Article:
The errors of young men, are the ruin of business; but the errors of aged men, amount but to this, that more might have been done, or sooner. Young men, in the conduct and manage of actions, embrace more than they can hold; stir more than they can quiet; fly to the end, without consideration of the means and degrees; pursue some few principles, which they have chanced upon absurdly; care not to innovate, which draws unknown inconveniences; use extreme remedies at first; and, that which doubleth all errors, will not acknowledge or retract them; like an unready horse, that will neither stop nor turn.
I don't know about that whole line-up, but "pursue some few principles, which they have chanced upon absurdly" is pretty terrific and, er, rings true.
My Heart Is An Idiot
Meta-concept: a documentary in progress, in public.
Actual concept: a documentary about the guys behind Found magazine.
ACTUAL actual concept: a documentary about love!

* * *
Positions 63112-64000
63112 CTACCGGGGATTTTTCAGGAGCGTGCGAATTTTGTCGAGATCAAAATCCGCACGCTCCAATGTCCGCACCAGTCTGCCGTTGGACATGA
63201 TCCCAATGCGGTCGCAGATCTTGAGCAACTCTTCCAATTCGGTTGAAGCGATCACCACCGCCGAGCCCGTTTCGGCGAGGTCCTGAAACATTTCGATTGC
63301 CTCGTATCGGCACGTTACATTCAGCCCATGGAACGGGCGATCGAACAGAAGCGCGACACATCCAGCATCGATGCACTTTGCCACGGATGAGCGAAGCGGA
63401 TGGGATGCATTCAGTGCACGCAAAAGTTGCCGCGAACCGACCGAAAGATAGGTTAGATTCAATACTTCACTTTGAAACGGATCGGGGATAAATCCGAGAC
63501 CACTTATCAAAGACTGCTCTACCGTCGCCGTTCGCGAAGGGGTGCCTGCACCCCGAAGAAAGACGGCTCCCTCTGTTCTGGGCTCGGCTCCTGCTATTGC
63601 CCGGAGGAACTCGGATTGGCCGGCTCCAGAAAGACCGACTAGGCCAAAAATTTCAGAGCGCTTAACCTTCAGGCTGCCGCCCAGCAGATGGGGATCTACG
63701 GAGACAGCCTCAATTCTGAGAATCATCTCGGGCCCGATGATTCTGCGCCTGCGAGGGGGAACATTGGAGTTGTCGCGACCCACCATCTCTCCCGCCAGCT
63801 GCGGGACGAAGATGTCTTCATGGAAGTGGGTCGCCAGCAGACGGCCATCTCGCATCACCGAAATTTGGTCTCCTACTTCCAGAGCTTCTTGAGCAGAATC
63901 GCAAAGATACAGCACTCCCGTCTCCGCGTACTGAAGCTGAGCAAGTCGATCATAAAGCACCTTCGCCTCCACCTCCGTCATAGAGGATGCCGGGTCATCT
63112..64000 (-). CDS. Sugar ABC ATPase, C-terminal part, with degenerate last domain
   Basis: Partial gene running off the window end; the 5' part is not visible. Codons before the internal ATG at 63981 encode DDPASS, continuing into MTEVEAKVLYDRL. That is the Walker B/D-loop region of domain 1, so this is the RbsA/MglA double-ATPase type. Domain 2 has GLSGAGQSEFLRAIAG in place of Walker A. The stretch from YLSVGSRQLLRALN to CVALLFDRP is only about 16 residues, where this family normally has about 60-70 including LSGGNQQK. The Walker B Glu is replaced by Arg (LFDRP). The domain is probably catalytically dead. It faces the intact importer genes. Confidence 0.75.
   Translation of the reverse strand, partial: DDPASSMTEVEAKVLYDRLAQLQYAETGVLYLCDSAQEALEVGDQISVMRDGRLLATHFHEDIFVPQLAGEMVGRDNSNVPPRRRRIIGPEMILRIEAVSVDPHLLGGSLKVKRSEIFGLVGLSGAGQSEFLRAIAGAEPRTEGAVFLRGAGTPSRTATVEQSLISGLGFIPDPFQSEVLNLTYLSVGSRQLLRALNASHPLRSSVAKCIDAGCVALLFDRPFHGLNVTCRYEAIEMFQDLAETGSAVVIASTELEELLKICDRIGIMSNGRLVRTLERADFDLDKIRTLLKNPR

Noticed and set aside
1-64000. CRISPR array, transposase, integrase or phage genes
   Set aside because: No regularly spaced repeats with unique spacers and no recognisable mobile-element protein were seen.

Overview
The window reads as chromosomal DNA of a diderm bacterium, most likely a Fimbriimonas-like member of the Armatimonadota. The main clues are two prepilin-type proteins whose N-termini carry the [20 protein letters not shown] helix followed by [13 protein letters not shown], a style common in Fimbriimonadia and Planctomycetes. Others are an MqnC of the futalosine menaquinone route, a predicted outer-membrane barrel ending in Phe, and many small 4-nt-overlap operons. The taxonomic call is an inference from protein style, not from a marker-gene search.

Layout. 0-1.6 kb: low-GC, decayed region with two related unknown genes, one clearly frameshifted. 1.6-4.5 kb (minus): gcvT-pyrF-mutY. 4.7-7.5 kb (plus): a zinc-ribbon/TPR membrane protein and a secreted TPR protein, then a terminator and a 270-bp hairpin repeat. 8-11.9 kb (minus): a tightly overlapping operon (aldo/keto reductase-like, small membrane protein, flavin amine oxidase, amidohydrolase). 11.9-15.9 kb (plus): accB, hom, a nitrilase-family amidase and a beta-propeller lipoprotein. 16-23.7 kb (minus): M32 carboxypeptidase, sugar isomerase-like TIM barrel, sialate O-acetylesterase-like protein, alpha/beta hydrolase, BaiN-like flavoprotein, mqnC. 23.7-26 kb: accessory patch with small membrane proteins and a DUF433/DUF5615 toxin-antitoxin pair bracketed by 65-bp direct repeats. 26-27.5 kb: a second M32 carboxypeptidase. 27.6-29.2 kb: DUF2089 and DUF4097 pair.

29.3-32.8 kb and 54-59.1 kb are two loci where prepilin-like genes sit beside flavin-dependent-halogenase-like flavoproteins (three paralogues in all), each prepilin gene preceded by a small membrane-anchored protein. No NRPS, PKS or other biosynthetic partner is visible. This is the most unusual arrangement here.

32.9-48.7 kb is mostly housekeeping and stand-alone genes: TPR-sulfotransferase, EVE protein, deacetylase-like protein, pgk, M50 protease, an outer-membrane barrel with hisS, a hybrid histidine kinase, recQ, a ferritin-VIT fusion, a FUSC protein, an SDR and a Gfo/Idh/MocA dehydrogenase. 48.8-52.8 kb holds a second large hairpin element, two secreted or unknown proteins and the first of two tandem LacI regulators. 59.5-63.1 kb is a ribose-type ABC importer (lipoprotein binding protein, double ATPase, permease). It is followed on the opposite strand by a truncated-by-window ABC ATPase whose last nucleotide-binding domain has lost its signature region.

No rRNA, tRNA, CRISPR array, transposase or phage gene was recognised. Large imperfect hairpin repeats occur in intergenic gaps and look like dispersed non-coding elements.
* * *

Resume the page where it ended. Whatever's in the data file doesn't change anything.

June 19, 2007
The Assassin's Blog
Jenny 8. Lee Blogs
Jenny 8. Lee has a blog! It's keyed to her new book, and it's good. You know, blogs really are the great leveler, in that even New York Times reporters must at some point admit this:
Okay. I just registered for hosting at Dreamhost and installed Wordpress.
And indeed, as my friend promised, it was one-click installation + typing in some fields. I had a little stumble with trying to figure out a good nomenclature for the mysql database, as ‘wordpress’ and ‘blog’ (recommended) were being used elsewhere in the Dreamhost world.
Her publisher Twelve has a fun setup:
But instead, Karp launched a small imprint at Warner Books called Twelve -- the idea being that he would publish only twelve books a year and personally edit each one [...]